imageConsider an illusion that has the benefit of being unbelievable each time you see it, no matter how many times that is. In the Checkerboard Illusion, the squares labeled A and B are the same color, same shade, same hue, same everything. Square A is actually lighter than it appears, square B darker. A photometer could tell you this. And so could your brain, but it doesn't. It knows they're the same because your eyes tell it so, but delivering unaltered information to your consciousness isn't its job. Rather, in regard to square B for instance, it takes what it expects (square B should be lighter because that's how a checkerboard is designed) and what it reasons (square B is darker than it should be but that's because it's in shadow), and lightens up square B in your reality to the way it should look. It alters your square B. It constructs it.

And consider the Dragon Illusion below (the voiceover says it all):

Perhaps more surprising than adjusting the hue of checkerboard squares or perceiving movement where there is none, our brain's ability to construct can also perform a disappearing act. In the Motion Induced Blindness illusion (below), focus your gaze on the blinking green dot and the yellow dots will disappear.

Here's how it works: In our peripheral vision, it's of survival advantage to notice what's moving - is that my prey?...a predator?...a mate? - and ignore what's still. So the brain continues to process the moving blue field and ceases to process the yellow dots. Once that pattern of processing is assembled, and as long as it lasts, the dots are no longer a part of your reality. Your brain can deconstruct as well as construct.

Construction is inescapable. But it isn't invariable. A phenomenal assortment of realities take shape from modifications to neural processes. Cross-wire number- with color-recognition areas of your brain and each number will be cast in a different color; cross-wire taste- with color-recognition and each flavor will be accompanied by a different hue. Such is the reality for someone possessing synesthesia. Disrupt the neurological connection between face-recognition and emotion-regulation areas and you will not recognize your mother ‘as' your mother. You'll admit this woman looks like her but be completely convinced that it is not her; it doesn't ‘feel' like her so your brain rejects her true identity. Such is the reality for someone suffering Capgras Syndrome.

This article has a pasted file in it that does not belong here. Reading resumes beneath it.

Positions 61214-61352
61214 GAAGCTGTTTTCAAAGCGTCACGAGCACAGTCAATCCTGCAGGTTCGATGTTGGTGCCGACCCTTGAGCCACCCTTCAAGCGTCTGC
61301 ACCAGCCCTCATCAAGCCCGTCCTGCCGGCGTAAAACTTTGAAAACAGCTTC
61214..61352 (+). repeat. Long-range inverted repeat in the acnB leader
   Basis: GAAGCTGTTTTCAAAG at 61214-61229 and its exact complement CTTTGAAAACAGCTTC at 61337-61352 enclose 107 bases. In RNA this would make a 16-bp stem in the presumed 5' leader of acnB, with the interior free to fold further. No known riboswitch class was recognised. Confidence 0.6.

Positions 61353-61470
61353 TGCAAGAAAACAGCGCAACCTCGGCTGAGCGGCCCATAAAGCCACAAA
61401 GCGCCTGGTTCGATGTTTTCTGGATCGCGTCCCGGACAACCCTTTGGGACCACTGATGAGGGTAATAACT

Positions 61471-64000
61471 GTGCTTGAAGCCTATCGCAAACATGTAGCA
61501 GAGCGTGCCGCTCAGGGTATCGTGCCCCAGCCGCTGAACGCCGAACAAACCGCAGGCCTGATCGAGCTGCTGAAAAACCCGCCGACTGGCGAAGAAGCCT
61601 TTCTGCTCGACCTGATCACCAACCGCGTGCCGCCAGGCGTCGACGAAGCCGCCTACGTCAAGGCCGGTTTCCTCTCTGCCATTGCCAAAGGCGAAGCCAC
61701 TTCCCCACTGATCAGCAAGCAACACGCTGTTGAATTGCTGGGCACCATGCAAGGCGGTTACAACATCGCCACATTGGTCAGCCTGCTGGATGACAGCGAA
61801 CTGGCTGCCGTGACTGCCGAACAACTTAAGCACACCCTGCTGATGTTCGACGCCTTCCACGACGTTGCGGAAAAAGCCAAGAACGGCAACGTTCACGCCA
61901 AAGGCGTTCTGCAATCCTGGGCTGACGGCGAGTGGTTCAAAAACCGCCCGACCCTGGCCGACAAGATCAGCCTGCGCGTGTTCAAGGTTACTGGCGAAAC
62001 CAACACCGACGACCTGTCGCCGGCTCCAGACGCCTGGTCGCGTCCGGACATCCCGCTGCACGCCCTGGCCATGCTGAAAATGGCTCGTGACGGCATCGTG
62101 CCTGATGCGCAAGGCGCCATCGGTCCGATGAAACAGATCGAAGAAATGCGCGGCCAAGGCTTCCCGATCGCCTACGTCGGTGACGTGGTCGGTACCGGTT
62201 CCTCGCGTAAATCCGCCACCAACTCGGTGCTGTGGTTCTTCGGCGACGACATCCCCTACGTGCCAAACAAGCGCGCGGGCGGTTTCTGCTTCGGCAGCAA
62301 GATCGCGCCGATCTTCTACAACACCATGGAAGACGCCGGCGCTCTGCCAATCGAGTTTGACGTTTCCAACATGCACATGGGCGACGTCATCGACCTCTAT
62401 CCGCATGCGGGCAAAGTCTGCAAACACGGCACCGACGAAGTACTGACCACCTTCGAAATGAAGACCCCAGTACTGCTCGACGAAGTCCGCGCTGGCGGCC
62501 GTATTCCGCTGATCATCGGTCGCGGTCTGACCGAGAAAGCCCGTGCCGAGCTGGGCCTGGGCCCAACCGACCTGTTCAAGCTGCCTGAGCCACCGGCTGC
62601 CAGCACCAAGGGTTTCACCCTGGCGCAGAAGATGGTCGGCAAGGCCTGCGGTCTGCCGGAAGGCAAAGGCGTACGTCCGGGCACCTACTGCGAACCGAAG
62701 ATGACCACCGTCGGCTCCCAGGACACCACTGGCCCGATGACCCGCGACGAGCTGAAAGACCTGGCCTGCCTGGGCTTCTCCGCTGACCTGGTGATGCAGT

Closer to home, your reality of your body is a neural construction. For instance, if you stimulate your index fingertip with vibration, a particular area of your somatosensory cortex will fire (let's call it area A) and you'll feel it in the tip of your finger as expected. Stimulate your middle finger and a different area of your somatosensory cortex will fire (area B) and you'll feel it in your middle finger, also as expected. But simultaneously stimulate your index and middle fingers with synchronized vibration and a third area of the somatosensory cortex will fire - an area between areas A and B - and you'll feel the sensation as coming from the space between those fingers. This constructed reality will feel just as real, even in the absence of an actual finger. So your brain uses the input from your senses (plus some genetic programming) to construct a map of your body, but it isn't limited by this input. Once constructed, this neural map becomes the territory of sensory reality.

Still closer to home, your most essential experience of reality, consciousness itself, is a construction. Though the brain executes numerous parallel processes, it presents consciousness to you as a unified experience. Your brain processes the sound of your friend's voice more quickly than the movement of her mouth, but you experience her voice and mouth in sync. Your brain processes color more quickly than form, but you enjoy a unified red 1967 Chevy Camaro SS as it speeds by. Turning asynchronous neural processes into the experience of synchrony is an on-the-fly construction. And we don't yet know how that's done; it's still a binding problem.

Like King Midas, the reality we experience takes its form by our touch. And just as his potential for experience goes way beyond gold, the experience we treasure is but a subset of what's possible. This blog will generally focus on the breadth of realities that humans construct, some toward health and happiness, some toward pain and suffering. The neurological mechanisms of these experiences will often be covered alongside emerging technologies that can help us move toward some constructions and away from others. The idea has been well summarized by the Master (William James):

"Our waking consciousness, rational consciousness as we call it, is but one special type of consciousness, whilst all about it, parted from it by the filmiest of screens there lie potential forms of consciousness entirely different. We may go through life without suspecting their existence; but apply the requisite stimulus, and at a touch they are there in all their completeness..."

About the Author

Jay Dill, Ph.D.

Jay Dill, Ph.D., studies the neural correlates of the meditative state.

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Our reality is like gold to King Midas.